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Putting: Part 4


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One of the first points to be studied in bringing our putting into line with our other shots is the position from which we play.

The first wrong impression we get about putting is that we should be "over the top of the ball."

This is often brought about by having too upright a putter and is a great mistake.

This being over the ball is the pendulum idea again, with elbows stuck out away from the body.

The good putter feels inside the ball, and his elbows, forearms, and left hand are kept very close in — even touching the body.

Actually we can stand as near to the ball as the "pendulum down the line of flight" people can, maybe nearer.

But with our flatter putter we can keep our hands close in without cocking the toe of the putter up in the air — it can touch the green all along the sole.

Another advantage of not having to feel over the top of the ball is that we can keep well back on our heels, which is an essential to stroking from in-to-out.

About the putter itself.

The face of mine is neither too wide nor too short, and its angle is almost 90°, but not quite because we need just to see the face.

To offset this, the front bottom edge is rounded off so that, if I do come up a little, it is a rounded edge not a sharp one that is presented to the ball.

So the bottom edge of the blade is underlapping a concave face from halfway down, a detail which helps toward perfect stroking.

Also, I have the top of my shaft, where I grip it, flattened.

This I prefer to a square shaft because while it gives the same effect it encourages a lighter touch, and lightness of touch is important.

Now, here is a curious coincidence. I came by this putter almost by accident, in fact it was picked out of a batch as likely "to suit the Boss" by one of my club makers at St. Cloud.

Years later curiosity prompted me to measure its lie (the angle between the sole of the blade and the shaft), and I found it to be exactly the same as that of Bobby Jones's famous putter "Calamity Jane.”

Now though we must not stand over the ball, we need to be more squat about the knees and hips for the putt than we do for longer shots.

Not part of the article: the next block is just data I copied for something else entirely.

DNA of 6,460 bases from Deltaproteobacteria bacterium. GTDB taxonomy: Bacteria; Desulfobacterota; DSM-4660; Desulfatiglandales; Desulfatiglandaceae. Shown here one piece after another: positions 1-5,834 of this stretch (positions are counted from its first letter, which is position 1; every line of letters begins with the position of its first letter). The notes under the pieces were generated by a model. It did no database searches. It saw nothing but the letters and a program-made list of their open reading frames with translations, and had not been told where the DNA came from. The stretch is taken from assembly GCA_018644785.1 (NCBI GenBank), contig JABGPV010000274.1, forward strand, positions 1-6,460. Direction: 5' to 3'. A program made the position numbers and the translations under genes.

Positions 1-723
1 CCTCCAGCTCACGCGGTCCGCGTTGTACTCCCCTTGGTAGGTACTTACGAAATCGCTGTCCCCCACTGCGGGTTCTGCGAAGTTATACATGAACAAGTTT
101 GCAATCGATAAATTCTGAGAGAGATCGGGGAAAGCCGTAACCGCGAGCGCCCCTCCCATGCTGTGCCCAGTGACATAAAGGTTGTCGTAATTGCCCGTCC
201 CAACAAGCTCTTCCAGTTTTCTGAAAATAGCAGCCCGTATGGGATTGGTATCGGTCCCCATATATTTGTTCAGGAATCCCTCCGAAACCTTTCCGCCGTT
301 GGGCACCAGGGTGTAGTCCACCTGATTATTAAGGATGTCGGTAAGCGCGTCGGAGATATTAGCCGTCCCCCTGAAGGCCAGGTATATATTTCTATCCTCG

Yet above the waist we must feel up, because unless we are up with our head and shoulders, we cannot feel that we can keep the club head down through the ball.

Next, do not try to take the club head back along the line of flight.

Take it back low with the left hand and do not open the blade. If you will study this on a carpet with lines on it, you will find that when you do this the blade goes inside in spite of you.

This is as it should be; in putting as in driving or playing any other shot, we should not consciously take the club inside on the way back; though if we are properly set well back on our heels and keep the putter blade low, that is where it will go.

To lift the putter blade back is putting suicide.

To keep it low in the follow through is one of the signs of the great artist.

I feel that I take the putter blade back with the left hand and then roll the ball forward out of my right The club head and right hand become one in feel.

I do not feel that I hit the ball forward but feel that I roll it along from behind.

I can feel the ball roll off the face of the putter.

In fact when I am putting well, I feel the ball stick for an instant against the face of the putter and then unstick and roll forward as I follow through. With such a feeling, I can be confident that the ball will attain full run dead strength as we have called it.

But I warn you that all this will be of no avail if you hold yourself stiffly.

To putt well we must be supple and loose. We must not be flabby; we must be conscious of our body being held up by its braces, yet not so braced as to impede movement.

All our muscles must be mobilized, but they must be mobile.

Do not sway to-and-fro, but on the other hand do not get fixed; there is a great deal of difference.

Remember that if we are to swing our putter head correctly every muscle from head to foot must co-operate.

Some of their movements are invisible; some of their changes in tension infinitesimal; yet they are all essential.

The putt is just as responsive a movement as is a full shot, and there must be opposition to every movement.

I have told you that I putt as I drive, so the same rules hold.

If when you are driving you become a direct hitter, you will begin to pull and slice and exactly the same thing will happen (on a reduced scale of course) if you hit your putts direct.

Now, I will give you a paradox to think out:

No beginner thinks putting difficult; he just goes up to the ball and taps it along to the hole, and as often as not it goes in.

It is not until he misses a few as he is bound to do that he forsakes this natural and effective if inelegant style and tries to "learn how" from then on he becomes an ordinary handicap putter.

So here is the paradox: natural golfers are bad golfers but natural putters are good putters.

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